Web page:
Monuments to Tax Avoidance

by Dave Pratt

We have our end of the year tax appointment next Monday. That reminded me of a ranch I visited a few years ago. The owner’s son showed me around. As we pulled out of the yard we passed a big aerator they’d bought to crush sagebrush. If you aren’t familiar with aerators, the drum is filled with water so that when a tractor drags it, it has enough heft to break off the trunks of the plants and crush the brush. This one looked brand new.

“When did you get that?” I asked.

“Three years ago,” the young rancher replied. “We got it to kill sagebrush.” After a pause he added, “Our accountant said we needed to spend some money so we wouldn’t have to pay taxes.”

“It doesn’t look like it’s been used,” I observed.

“We don’t have a tractor big enough to pull it,” he said with a little embarrassment.

“Why don’t you sell it?” I asked.

“Dad says someday we might buy a bigger tractor.”

With prices in the tank, you may not have to deal with writing down profit to avoid paying taxes this year. But if you are showing a profit, your accountant may suggest that you prepay some of next year’s expenses. Your accountant may also suggest buying equipment and machinery to reduce the amount on which you’d have to pay taxes.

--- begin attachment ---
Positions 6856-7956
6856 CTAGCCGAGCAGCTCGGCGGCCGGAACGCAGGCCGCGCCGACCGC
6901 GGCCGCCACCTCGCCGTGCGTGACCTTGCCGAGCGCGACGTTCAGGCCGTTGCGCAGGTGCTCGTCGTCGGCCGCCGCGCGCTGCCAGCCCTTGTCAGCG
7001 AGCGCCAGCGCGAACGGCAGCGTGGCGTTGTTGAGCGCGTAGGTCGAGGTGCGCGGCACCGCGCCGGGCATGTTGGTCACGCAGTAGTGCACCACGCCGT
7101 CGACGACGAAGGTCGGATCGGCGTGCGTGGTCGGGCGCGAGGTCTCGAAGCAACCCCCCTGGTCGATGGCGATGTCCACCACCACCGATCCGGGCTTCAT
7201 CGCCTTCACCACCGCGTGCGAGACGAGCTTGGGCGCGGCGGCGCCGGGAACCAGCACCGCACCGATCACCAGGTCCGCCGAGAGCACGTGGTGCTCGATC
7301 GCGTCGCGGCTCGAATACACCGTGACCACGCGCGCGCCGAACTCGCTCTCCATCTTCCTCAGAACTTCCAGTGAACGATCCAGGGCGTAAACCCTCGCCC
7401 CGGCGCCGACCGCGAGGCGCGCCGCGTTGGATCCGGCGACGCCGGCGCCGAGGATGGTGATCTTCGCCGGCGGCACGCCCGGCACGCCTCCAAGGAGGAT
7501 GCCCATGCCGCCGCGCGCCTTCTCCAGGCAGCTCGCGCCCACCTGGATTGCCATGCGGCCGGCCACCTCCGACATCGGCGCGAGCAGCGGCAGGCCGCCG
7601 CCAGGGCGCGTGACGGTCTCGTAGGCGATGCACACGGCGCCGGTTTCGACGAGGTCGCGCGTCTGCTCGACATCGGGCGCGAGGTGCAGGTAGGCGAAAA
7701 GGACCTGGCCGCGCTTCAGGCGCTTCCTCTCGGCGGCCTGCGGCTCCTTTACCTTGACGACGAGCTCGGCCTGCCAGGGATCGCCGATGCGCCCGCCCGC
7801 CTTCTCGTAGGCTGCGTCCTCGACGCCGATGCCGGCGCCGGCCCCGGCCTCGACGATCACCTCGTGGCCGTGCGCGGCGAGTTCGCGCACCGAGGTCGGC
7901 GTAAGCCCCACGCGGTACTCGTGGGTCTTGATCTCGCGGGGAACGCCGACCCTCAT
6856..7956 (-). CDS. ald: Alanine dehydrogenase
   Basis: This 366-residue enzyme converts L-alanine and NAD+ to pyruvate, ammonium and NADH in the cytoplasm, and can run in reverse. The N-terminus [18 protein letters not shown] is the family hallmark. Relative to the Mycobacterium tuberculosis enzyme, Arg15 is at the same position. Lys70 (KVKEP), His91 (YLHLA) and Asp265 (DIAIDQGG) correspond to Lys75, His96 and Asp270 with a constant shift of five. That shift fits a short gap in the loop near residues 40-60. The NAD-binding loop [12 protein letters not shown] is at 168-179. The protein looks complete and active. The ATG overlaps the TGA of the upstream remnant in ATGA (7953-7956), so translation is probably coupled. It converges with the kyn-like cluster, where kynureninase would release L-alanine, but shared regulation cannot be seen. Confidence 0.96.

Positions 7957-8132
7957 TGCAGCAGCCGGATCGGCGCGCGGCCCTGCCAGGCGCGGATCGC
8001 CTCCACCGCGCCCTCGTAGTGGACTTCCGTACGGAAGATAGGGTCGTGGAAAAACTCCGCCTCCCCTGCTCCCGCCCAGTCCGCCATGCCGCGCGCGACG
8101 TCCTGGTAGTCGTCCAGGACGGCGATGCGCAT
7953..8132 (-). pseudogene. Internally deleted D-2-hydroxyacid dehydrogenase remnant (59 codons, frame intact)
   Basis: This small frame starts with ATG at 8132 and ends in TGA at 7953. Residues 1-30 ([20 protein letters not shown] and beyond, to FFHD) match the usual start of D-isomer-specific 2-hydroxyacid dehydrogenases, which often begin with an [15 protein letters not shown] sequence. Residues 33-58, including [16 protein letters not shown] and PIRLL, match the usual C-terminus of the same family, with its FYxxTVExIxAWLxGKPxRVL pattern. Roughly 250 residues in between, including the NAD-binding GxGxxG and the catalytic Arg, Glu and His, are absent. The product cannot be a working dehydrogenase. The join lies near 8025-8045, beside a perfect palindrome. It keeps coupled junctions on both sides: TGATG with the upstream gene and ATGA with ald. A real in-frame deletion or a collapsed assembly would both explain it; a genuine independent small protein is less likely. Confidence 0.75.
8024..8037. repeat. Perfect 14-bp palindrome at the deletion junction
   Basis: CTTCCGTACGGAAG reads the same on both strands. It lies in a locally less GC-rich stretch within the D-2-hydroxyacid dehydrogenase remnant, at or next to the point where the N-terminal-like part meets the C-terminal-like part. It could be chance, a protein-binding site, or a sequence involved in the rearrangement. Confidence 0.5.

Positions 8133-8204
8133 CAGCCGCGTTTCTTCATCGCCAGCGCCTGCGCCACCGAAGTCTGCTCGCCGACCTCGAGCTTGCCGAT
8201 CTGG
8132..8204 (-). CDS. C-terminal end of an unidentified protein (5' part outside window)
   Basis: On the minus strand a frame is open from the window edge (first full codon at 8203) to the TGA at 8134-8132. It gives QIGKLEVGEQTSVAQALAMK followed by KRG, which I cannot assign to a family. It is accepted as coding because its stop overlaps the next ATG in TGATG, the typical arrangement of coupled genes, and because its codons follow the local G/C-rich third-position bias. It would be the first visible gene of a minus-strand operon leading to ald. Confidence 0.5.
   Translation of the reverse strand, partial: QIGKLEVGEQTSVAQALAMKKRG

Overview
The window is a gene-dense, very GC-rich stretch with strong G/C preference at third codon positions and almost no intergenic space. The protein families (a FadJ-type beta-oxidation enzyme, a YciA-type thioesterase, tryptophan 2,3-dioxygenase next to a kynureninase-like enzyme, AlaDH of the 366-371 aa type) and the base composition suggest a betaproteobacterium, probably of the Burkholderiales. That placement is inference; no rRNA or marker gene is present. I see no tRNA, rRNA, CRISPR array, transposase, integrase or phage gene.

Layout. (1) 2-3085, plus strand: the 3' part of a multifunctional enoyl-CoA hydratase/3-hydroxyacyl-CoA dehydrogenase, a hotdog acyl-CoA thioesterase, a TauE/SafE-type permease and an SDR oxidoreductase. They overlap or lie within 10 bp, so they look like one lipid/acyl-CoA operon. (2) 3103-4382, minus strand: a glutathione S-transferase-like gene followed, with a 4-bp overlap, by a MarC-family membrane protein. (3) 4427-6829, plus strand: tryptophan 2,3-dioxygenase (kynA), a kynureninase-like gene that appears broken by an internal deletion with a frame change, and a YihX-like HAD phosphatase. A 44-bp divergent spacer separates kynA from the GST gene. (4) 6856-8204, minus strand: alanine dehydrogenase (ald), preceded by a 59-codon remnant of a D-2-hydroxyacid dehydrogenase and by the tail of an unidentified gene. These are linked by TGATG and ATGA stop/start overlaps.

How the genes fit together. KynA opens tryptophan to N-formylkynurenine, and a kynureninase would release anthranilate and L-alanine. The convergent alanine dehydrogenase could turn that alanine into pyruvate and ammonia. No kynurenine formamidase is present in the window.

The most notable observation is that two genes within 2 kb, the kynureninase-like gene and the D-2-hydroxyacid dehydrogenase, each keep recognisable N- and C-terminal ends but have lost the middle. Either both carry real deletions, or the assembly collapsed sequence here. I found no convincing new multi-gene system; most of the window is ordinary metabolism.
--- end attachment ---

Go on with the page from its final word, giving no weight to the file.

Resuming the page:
Keep in mind that my objective is the opposite of your accountant’s. Your accountant wants to help you minimize your tax liability. I want to maximize it! I think income tax problems are great problems to have. “Oh darn, we made too much money!” We should all aspire to have that problem!

I don’t have any problem with prepaying expenses or investing in things we really need and timing those costs to put us in a better tax position. But North American ranches are crowded with monuments to tax avoidance. These monuments depreciate, tie up capital that could be deployed in more productive ways and help make our ranches less profitable for years and years.  

The aerator I described earlier cost over $25,000 (I priced one this morning). It sits in the yard as a monument to tax avoidance. If they sold it they could probably buy 15 or more bred cows. If the gross margin on a cow is $500, and assuming adding 15 cows wouldn’t increase their overheads, that’d be a $7,500 profit.…but of course they’d have to pay taxes on that.

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